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Letter: Black History Month

Who do I consider people worth remembering during Black History Month? Booker T. Washington? Yes. W.E.B. DuBois? Of course. Frederick Douglas? Naturally. Martin Luther King? Goes without saying. There are, however, four other unsung heroes in the cause of freedom, five men who dedicated much of themselves to the abolition of slavery. For Black History Month, let’s all remember them.

Elias Hicks (1748-1830) of Jericho was from a freedom-loving Quaker tradition that understood that freedom of conscience works hand-in-hand with freedom of body. Consequently, our area became a seedbed of abolitionism wherein manumission was not only advocated, where runaway slaves were not only granted sanctuary, but also where schools and places of worship were established in locales like Jericho and Jerusalem (now the north Wantagh/south Levittown area). From the Quaker meeting house he founded in Jericho in 1788, Hicks became a nationally prominent figure in the 1810s and ’20s as he traveled the countryside preaching. He was the spirit behind New York State’s Abolition of Slavery Act of 1827.

Josiah Wedgwood (1730-95), founder of the Wedgwood China Company, was another highly influential abolitionist whose philanthropic endeavors supported the abolitionist movement in Britain that was spearheaded by groups like the Quakers, Anglicans and Presbyterians. His famous abolitionist medallion appeared in middle class and affluent homes all over the English-speaking world; appealing to the Christian conscience and decency of civilized people.

Inheriting the disdain of slavery from the Wedgwoods and Darwins long before he was taught taxidermy at Cambridge by a Guyanese ex-slave, Josiah’s grandson, Charles Darwin (1809-82) was a dedicated abolitionist who observed that evil institution firsthand as he traveled the world on the H.M.S. Beagle. Coincidentally, he was born on the very same day as President Lincoln.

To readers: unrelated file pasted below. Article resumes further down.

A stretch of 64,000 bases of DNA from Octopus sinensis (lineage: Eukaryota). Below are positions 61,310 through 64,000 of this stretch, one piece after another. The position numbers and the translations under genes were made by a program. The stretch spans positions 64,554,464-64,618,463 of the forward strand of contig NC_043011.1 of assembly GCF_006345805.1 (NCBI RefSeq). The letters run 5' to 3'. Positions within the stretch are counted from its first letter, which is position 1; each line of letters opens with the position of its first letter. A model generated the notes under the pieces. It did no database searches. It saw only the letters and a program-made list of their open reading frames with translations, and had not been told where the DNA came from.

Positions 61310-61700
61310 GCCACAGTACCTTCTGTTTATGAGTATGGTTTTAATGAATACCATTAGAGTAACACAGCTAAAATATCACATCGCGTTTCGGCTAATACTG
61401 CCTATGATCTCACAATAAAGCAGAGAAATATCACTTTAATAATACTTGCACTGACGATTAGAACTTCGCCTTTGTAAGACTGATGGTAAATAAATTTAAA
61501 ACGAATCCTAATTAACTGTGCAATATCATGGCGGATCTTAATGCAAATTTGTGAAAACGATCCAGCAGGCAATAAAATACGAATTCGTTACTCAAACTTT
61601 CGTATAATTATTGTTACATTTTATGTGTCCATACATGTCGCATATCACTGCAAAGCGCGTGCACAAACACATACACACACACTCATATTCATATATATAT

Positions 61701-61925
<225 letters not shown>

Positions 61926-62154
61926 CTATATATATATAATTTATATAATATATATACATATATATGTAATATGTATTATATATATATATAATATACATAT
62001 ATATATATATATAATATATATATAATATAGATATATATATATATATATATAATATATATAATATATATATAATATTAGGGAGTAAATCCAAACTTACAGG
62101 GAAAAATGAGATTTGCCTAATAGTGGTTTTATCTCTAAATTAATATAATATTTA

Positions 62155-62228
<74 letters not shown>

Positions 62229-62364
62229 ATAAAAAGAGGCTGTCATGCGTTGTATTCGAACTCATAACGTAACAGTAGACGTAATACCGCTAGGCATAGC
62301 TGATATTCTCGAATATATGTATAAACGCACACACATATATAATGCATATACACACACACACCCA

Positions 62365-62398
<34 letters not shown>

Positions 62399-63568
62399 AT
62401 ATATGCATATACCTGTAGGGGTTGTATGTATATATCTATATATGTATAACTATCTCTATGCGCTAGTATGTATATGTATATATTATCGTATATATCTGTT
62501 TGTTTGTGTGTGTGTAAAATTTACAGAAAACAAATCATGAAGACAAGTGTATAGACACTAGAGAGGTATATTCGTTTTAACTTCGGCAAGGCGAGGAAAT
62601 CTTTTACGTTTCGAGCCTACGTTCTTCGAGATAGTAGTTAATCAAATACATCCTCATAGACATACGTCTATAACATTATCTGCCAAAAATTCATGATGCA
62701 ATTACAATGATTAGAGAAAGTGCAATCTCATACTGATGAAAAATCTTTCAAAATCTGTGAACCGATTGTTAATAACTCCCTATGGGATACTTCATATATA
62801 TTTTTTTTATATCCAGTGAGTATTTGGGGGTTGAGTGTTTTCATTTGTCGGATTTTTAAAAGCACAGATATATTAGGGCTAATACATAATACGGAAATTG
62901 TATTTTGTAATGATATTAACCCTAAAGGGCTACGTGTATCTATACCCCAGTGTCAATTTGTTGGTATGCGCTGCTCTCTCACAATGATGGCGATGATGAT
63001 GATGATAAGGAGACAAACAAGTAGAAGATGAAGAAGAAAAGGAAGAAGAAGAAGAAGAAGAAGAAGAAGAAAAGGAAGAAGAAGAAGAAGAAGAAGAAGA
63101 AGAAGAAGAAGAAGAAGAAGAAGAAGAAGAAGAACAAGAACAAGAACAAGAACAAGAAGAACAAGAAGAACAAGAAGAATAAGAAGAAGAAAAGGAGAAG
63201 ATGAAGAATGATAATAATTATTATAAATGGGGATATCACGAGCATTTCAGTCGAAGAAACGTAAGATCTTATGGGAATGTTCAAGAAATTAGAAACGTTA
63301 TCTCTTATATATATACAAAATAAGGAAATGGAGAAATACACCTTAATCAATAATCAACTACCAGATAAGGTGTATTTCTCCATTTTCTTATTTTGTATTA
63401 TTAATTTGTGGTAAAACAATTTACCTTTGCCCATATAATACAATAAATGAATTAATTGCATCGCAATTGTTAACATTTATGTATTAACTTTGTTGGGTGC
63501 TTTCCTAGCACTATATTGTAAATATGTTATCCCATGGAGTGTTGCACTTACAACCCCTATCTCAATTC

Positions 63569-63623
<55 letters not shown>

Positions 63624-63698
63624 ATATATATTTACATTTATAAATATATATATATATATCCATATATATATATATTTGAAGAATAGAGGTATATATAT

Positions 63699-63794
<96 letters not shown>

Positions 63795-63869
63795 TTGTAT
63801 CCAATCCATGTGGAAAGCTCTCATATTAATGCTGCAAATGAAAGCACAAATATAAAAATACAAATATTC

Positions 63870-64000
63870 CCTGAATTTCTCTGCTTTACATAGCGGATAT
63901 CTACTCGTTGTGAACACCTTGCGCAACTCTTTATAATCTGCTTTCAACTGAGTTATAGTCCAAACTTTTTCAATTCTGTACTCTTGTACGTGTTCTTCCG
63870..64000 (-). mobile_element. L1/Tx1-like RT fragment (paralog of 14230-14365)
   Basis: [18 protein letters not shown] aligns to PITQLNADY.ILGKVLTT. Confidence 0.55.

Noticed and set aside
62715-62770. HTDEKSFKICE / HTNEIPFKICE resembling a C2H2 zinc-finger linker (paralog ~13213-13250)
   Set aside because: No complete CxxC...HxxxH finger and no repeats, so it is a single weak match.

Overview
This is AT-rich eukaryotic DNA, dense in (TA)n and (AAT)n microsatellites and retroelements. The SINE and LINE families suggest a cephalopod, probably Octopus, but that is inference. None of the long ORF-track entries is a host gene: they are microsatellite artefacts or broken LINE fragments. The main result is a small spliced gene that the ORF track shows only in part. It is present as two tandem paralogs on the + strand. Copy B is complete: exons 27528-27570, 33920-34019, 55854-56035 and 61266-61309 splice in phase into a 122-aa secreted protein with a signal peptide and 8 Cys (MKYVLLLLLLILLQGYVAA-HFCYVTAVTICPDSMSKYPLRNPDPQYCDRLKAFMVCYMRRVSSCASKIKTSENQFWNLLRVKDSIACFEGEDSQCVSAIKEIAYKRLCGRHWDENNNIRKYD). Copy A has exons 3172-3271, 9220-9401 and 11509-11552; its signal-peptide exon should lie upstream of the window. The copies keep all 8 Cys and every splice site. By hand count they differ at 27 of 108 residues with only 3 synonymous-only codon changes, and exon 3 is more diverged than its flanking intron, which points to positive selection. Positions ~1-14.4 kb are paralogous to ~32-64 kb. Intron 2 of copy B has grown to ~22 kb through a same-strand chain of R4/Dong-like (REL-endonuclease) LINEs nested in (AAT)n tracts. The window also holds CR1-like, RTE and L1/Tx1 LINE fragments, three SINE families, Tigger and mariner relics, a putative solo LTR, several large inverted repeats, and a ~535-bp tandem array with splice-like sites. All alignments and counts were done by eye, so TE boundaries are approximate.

Probably nobody did more to stamp out slavery than William Wilberforce (1759-1833), the leader of a group of Anglican laymen and clergy abolitionists and a member of British Parliament from Yorkshire. The guiding light behind a number of missionary organizations in India and Africa, it was as a statesman that he became the force behind the 1807 Slave Trade Act and the 1833 Slave Abolition Act that outlawed slavery in the British Empire.

Addressing an audience at Concord, Massachusetts on Aug. 1, 1844 on the topic of the British success in abolishing slavery in the Empire, Ralph Waldo Emerson noted, “Other revolutions have been the insurrection of the oppressed. This was the repentance of the tyrant.”

Why don’t we know more about these men? I think it’s because they were the kind of people who are vilified by many of today’s academicians, multiculturalists, feminists and self-described civil rights activists: white, Anglo-Saxon, Protestant, affluent, heterosexual males. In many public schools and universities, students are taught – implicitly and explicitly – that white people are intrinsically racist, that Western Civilization is inherently oppressive and that Christianity is an apology for slavery (except when it’s people like President Obama’s friend and pastor thundering “God damned America!” from the pulpit). Interesting how the most outspoken anti-racists make the best racists. These street hustlers and bigots who now dominate the civil rights establishment are a reminder of how far African-Americans – indeed, all Americans – have to go. But we can take heart in all that has been achieved by the likes of Hicks, Wedgwood, Darwin and Wilberforce.

Paul Manton